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9 Examples of Positive Discipline

admin May 28, 2013

It has been a long, hard road since I decided two years ago that I didn’t want to spank anymore.  It’s one thing to intellectually say “I don’t want to do this.”  It’s another thing to find yourself in the middle of a tough, frustrating situation and actually know what to do instead.  When you’re angry, your ability to think is diminished, and it’s so easy to revert to the old ways…even when you said you wouldn’t and are upset, later, that you did.

It’s a long process.  I still occasionally threaten the kids with things I don’t want to do, but then stop and think and redirect myself.  It is very, very hard to replace your habits and thought processes, but it is possible.  Over time.  And cut yourself some slack — you’re human.

What a lot of people say when they first hear about positive discipline is often something like “Okay, that sounds good in theory…but what does it look like in practice?  What do you do if the kid does x, y or z?”  All the research and theories in the world cannot replace this practical knowledge, which is rarely given.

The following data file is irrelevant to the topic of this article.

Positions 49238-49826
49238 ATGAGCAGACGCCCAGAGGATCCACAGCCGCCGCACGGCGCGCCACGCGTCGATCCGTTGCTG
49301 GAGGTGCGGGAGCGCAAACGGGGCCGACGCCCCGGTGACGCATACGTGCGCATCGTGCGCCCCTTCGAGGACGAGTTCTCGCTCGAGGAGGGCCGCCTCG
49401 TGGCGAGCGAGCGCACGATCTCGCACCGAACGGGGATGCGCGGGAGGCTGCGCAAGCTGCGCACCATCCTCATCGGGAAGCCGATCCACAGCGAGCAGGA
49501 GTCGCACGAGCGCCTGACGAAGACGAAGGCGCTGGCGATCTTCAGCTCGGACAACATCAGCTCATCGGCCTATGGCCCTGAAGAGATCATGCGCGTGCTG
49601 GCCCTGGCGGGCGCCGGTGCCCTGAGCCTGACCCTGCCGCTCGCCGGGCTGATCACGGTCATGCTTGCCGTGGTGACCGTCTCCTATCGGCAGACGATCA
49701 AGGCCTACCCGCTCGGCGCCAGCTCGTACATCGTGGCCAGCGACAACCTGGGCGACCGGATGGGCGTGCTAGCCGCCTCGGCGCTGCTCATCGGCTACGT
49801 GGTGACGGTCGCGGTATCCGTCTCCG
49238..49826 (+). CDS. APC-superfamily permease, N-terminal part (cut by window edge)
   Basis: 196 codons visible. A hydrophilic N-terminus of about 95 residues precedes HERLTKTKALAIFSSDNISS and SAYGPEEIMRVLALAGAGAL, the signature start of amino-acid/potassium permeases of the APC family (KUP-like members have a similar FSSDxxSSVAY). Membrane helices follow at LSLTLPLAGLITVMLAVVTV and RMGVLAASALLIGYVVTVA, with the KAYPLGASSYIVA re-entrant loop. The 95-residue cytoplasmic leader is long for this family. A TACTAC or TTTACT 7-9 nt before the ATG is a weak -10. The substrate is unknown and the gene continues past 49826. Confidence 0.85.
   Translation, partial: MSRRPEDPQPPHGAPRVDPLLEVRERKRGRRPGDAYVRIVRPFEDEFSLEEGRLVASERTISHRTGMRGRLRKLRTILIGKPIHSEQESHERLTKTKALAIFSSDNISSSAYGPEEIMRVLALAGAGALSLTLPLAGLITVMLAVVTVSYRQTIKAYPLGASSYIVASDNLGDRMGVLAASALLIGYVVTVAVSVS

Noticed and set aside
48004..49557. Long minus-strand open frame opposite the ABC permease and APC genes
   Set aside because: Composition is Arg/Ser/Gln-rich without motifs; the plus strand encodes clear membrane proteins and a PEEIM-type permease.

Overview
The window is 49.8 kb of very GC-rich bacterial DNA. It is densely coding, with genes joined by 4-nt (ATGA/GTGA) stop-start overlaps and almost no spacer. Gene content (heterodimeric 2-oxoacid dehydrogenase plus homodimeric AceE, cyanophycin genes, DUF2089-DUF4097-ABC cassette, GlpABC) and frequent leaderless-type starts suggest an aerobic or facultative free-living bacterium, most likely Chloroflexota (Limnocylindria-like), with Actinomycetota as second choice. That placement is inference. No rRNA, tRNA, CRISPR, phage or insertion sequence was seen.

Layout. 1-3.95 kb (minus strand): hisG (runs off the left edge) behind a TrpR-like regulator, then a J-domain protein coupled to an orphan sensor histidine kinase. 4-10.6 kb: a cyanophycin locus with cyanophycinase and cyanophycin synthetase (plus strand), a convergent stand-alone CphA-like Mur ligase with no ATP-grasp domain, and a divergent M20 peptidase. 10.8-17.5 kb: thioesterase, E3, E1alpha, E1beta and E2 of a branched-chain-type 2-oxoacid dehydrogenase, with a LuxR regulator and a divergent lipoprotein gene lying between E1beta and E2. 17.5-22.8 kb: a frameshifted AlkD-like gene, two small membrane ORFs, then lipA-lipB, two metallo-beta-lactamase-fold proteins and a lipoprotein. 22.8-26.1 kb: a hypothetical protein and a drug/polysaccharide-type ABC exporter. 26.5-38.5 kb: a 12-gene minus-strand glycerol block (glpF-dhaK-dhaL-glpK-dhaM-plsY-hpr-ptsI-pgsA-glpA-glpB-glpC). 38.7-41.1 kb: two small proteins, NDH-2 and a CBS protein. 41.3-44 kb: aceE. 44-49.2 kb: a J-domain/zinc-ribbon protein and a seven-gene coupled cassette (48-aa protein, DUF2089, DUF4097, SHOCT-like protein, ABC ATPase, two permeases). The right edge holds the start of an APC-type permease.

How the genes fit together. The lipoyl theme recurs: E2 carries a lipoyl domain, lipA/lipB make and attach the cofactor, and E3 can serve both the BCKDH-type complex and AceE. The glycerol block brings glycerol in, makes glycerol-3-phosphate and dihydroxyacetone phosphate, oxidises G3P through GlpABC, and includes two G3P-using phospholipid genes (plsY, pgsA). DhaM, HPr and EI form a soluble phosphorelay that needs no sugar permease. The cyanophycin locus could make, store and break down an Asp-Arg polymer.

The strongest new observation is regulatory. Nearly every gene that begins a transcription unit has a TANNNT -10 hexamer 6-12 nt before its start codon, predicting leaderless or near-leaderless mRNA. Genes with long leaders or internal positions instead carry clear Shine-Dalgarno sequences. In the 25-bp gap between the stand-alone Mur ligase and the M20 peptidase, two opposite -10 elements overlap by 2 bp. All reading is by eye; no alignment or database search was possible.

So today, I’m going to share with you several examples of positive discipline.

Is Not Spanking No Discipline?

First I have to answer this.  Too many people think that not spanking means you just let your kids run wild.  Nothing could be further from the truth.  I can’t speak for everyone, but we have clear boundaries, that mostly surround health, safety, and respect for people/property, and there are consequences for breaking those boundaries.  Not spanking, but consequences.

It frankly drives me nuts when people say “Kids that aren’t spanked are total wild brats; spanking is the only way to teach ’em.  Hit ’em if you love ’em so they grow up to be good.”  I won’t say what I think of that line of reasoning but it isn’t nice.

Anyway, yes, there are boundaries.  I don’t let my kids hit me or each other (and I don’t hit them to teach them not to hit).  I don’t let them run around and speak rudely to me and throw their toys everywhere and never clean up.  And yes, they’re kids and humans and they mess up.  They do occasionally hit, throw, make messes, talk back, and so on.  Ironically if they do these things and I use positive discipline to address it, people might say I “don’t do anything” but if I spanked them and their behavior was exactly the same they would say I “did something.”  Even though the behavior wasn’t different.

My goal over time is to modify their behavior, to teach them empathy and give them an internal moral compass.  I don’t do it by hitting them, but in a bunch of different ways.